Midsummer scrivenings

Let’s clear something up straight away. Today is the summer solstice, the longest day when the sun stands still awhile in a reflective pause. On Friday it is St John’s Day, which is the Christian festival most closely associated with solstice. Either today, or Friday, or anywhere in between or all of it is called ‘midsummer’, depending on your culture.

It is a mirror image of winter solstice (21st to 25th December being ‘midwinter’) and shares many of its attributes: the sense of hanging fire, pausing, holding the breath before the great cycle continues, the sense of nothing happening.

In the garden, the spring flowers have gone and the early summer poppies and buttercups are dying. Suddenly this week some yellow things appeared in my ‘nectar bed’ on the allotment, challenging those gurus who say that nothing in nature clashes. Put a marigold, a nasturtium with a face painted in Brahmin colours, an evening primrose and a buttery escholzia (spelling?) in a bed of blowsy scarlet poppies and sweet williams the colour of Indian restaurants and ‘clash’ is too sweet a word for the eye-popping effect.

Mullein on our neighbour's allotment

Sweet Williams

The yellow and the orange are the season’s markers, everywhere the yellow mullein like gothic spires attracting the bees.

Solstice was a major festival in the old days when every settlement had its stone circle the way every parish has its church. It was a day when people came together to mark time: the rest of the year they were probably a bit woolly as to whether it was Woden’s day or Thor’s day (or Celtic equivalents) except a village elder probably had the duty of keeping track. But when the sun rose or set at midsummer or midwinter, aligning with your stone clock, then for that moment you all came together, drawing disparate lives back into unity, and paused with the sun to take stock, either literally counting the cattle or metaphorically working out where your life stands.

Serpents and circles at Avebury by William Stukeley

After the horrors of last week, I’ve abandoned my Lippi book. Pamela Tudor Craig did send a postcard saying that the new version was wonderful. I read it once and didn’t think about it again. Isn’t it always like that? Praise evaporates while criticism sticks like tar. We almost prefer the criticism – the old black dog is a familar companion we’re quite fond of. But I got hauled out of it by Steven Pressfield’s new book, ‘Do the Work’ (highly recommended), and turned to my next project. ‘Don’t set yourself a start date,’ he advised, just as I was thinking, ‘Hmmm, I’ll read all summer and start at the equinox.’ ‘Start now,’ he said. So I did.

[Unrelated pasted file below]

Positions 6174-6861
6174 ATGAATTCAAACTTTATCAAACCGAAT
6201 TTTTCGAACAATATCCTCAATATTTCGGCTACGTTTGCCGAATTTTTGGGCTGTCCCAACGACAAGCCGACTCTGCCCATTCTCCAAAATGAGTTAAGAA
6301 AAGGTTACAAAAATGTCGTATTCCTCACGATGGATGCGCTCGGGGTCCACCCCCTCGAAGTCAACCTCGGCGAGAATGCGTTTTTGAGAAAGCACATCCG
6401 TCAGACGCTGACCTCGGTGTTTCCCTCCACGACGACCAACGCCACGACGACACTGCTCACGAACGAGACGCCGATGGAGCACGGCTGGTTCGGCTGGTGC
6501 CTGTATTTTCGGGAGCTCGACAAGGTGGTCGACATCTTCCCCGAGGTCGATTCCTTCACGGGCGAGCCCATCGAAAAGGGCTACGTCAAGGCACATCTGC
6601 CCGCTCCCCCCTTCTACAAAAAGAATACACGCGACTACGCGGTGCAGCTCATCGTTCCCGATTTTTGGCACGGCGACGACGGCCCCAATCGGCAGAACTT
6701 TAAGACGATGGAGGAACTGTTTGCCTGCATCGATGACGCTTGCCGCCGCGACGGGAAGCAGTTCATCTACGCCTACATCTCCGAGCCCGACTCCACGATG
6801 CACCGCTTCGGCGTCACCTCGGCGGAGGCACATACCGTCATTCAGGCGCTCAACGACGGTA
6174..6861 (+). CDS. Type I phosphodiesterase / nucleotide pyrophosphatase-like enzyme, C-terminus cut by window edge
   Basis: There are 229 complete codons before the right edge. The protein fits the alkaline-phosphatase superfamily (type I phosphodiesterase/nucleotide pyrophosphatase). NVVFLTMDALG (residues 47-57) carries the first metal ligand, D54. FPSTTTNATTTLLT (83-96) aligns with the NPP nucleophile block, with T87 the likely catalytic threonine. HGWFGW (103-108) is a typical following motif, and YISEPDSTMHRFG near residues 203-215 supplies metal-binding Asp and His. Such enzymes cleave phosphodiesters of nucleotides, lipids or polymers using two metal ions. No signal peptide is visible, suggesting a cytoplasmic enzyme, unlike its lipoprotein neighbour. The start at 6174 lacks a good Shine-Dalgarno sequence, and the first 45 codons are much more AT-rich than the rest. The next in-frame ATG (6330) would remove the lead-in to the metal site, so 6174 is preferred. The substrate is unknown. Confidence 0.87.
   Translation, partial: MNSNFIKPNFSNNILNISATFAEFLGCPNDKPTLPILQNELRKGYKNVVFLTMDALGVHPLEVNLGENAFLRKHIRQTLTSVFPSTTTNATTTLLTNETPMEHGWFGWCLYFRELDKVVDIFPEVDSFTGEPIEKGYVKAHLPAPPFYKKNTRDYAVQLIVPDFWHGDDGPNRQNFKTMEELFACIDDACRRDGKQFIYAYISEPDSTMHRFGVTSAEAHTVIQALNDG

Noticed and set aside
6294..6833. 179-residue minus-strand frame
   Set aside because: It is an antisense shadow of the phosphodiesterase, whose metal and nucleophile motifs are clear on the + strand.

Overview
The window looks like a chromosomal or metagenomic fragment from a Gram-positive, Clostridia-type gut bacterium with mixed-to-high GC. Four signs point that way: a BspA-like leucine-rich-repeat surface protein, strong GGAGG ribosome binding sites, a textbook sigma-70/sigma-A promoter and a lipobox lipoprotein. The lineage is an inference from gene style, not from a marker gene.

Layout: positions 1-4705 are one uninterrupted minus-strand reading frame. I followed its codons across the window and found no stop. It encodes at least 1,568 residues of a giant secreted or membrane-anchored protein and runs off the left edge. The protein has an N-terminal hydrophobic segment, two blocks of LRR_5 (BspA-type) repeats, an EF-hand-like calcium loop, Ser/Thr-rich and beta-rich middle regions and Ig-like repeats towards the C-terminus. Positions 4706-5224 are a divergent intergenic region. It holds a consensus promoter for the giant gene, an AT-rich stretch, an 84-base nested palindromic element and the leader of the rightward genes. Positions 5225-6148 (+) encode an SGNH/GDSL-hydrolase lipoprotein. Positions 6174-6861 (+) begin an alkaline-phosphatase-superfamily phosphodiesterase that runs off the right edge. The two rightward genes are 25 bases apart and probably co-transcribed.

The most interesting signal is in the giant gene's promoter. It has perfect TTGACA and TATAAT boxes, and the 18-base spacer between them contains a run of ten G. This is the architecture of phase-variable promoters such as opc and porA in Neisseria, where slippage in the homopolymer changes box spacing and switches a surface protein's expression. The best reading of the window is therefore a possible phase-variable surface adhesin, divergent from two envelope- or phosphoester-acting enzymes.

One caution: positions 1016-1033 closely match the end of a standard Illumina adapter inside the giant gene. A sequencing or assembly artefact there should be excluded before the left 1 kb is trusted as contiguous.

I am growing old. My powers are in decline. I don’t have the wherewithal to write another dense and complex trilogy – I simply can’t remember things well enough. My note taking these days is like that of the Sibyl of Cumaea, who wrote her wisdom down on tissue-thin leaves. Whenever anyone came to consult her and opened the door to her cave, the leaves whirled up into the air and came down in no order at all. My brain is the Cumaean cave when anyone says, ‘Got a minute?’, or when the phone rings. After any interruption, I can’t get the leaves to make sense again.

The Cumaean Sibyl, by the way, was an old crone, not the sexy young thing depicted by Renaissance painters. My mother’s name was Sybil. She came to me in a dream last night, aged about 75 and looking quite recovered from her death at 93. I do believe our ancestors get younger in the afterlife, and come to a rest around their prime (my father always appears in his 40s or 50s).

In the face of my own impending crone-hood, my plan is to write a book set in my locality, more or less, to cut down on travel. No more trips to Italy, then (sob). I also plan to write for young adults, aiming at simplicity and pace, hoping to surrender complexity for depth. I am not going my old route of writing first and structuring later. This time I’m structuring first, and I’m on day two of a trial of Scrivener.

Anyone else using this programme? It takes a lot of learning but so far I have hope that it will provide what I need: an external brain not susceptible to sudden gusts of wind, a programme which will keep all notes in one place, all web-snatches, post-its, midnight thoughts, character pages, plot ideas; then, having worked scene by scene to fill out my bare-bones structure, Scrivener will finally run it all together as a novel. Whoooooo! (Why do I doubt this is going to work?)

So almost all planting is now done in the garden and allotment. By the end of this week, the brassicas and leeks will be in, and winter crops sown. I read recently that local festivals coincide with the dragon force (fertility) in those particular areas. Our village festival is going on right now. I also read, on Facebook of all places, that broad beans grow from the seed of dismembered Osiris, hence the ‘agricultural embarrassment’ of their shape. I remembered all this as I picked our supper yesterday afternoon, crawling round the phallic beans thinking of Osiris and dragons.